Just when you think you’ve tasted even most of the world’s teas, or at least heard of them, think again.
I found this very useful outline for categories of Chinese teas. The source is An Album of Chinese Famous Tea from the China Tea Museum of Hangzhou.
As you look more closely you may find some illuminating features:
- I suspect that what is sold as Lapsang souchong may be either zheng shan xiao zhong or yan (smoke) xiao zhong. That would explain why I have come across both smokey lapsang and others more similar to non-smokey teas.
- There is red tea and black tea. Red teas are usually called black teas in English. Black teas are a category of their own, of which pu’er is just a sub- sub-category.
- There are so many more teas and kinds of tea to try.
“Category” is a tricky concept in the outline. Some categories are a result of geographic origin, others by processing style. Inasmuch as some teas are a result of location-specific traditions, some categories are a bit of both. Whenever geographic or proper names were used, I capitalized those names.
The English translation:
1. chao qing (pan fried)
a. mei (eyebrow): te zhen (special treasure), zhen mei (aka “chun mee,” treasure eyebrow), zhen (needle) mei, tu (bald) mei, Gong Xi
b. zhu (pearl): zhu cha (pearl tea), yu cha (rain tea)
2. hong qing (baked)
a. pu tong (common): Min hong qing, Zhe hong qing, Hui hong qing, Su hong qing
c. shai qing (sun-dried): Dian qing, Chuan qing, Shaan qing
3. zheng qing (steamed): En Shi yu lu
1. xiao zhong (suchong): Zheng Shan xiao zhong, yan xiao zhong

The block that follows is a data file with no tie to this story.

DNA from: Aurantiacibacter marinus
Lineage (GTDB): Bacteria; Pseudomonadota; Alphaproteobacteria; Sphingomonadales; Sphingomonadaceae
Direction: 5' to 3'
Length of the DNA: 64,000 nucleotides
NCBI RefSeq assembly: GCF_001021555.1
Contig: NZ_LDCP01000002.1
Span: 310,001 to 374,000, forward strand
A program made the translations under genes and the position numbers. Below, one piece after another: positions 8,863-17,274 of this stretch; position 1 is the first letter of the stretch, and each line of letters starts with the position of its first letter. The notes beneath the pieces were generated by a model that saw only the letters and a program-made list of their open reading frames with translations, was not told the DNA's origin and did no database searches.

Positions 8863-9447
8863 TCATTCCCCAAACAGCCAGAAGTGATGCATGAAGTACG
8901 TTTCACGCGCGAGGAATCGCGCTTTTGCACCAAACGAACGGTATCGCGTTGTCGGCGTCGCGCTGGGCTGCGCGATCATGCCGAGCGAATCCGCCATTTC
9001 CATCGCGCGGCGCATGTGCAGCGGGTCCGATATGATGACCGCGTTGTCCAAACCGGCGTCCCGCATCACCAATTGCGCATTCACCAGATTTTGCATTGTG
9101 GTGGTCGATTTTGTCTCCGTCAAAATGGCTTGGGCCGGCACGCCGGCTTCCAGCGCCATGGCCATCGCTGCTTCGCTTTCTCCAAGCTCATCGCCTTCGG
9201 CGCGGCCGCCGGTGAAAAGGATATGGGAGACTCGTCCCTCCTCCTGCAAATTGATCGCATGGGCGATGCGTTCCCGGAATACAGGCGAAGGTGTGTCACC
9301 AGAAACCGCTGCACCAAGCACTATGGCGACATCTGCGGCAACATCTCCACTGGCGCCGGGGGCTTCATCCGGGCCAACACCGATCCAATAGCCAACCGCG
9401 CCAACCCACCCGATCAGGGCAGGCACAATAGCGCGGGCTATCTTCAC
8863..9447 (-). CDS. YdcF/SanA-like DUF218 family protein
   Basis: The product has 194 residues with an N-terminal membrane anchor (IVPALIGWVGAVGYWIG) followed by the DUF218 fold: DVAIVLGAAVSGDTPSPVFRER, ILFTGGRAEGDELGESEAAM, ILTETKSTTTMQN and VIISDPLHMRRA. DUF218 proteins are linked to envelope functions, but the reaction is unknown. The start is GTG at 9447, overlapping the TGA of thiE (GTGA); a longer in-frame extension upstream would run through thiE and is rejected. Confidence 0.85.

2. gong fu: Dian hong, Qi hong, Min hong
3. hong sui (broken): sui (broken), pian (piece), mo (dust)
3. Guang Dong: Feng Huang dan cong, Feng Huang shui xian, ling tou dan cong
1. bai ya (white sprout): bai hao yin zhen (silver needle)
2. bai ye (white leaf): bai mu dan (white peony), gong mei
2. huang xiao: Bei Gang mao jian, Wei Shan mao jian, Wen Zhou huang tang
3. huang da: Huo Shan huang ya, Guang Dong da ye qing
1. Hu Nan hei cha: An Hua hei cha
2. Hu Bei lao qing cha: Pu Qi lao qing cha
3. Si Chuan bian cha: nan lu bian cha, xi lu bian cha
* links direct to examples, but not all linked teas fully exemplify tea categories. For example, some tie guan yin wulongs may be from Taiwan.
Notice an error? Let me know if I’ve overlooked something. I’m happy to correct or clarify.
Compare teas with others on the Scoresheet.
Walker Tea Review- a tea blog with tea reviews and tea tastings.
Want to see a tea reviewed? Contact me: firstname.lastname@example.org
This content is restricted to paid subscribers. If you are an existing user, please login. Or go to the “Join” page for more info.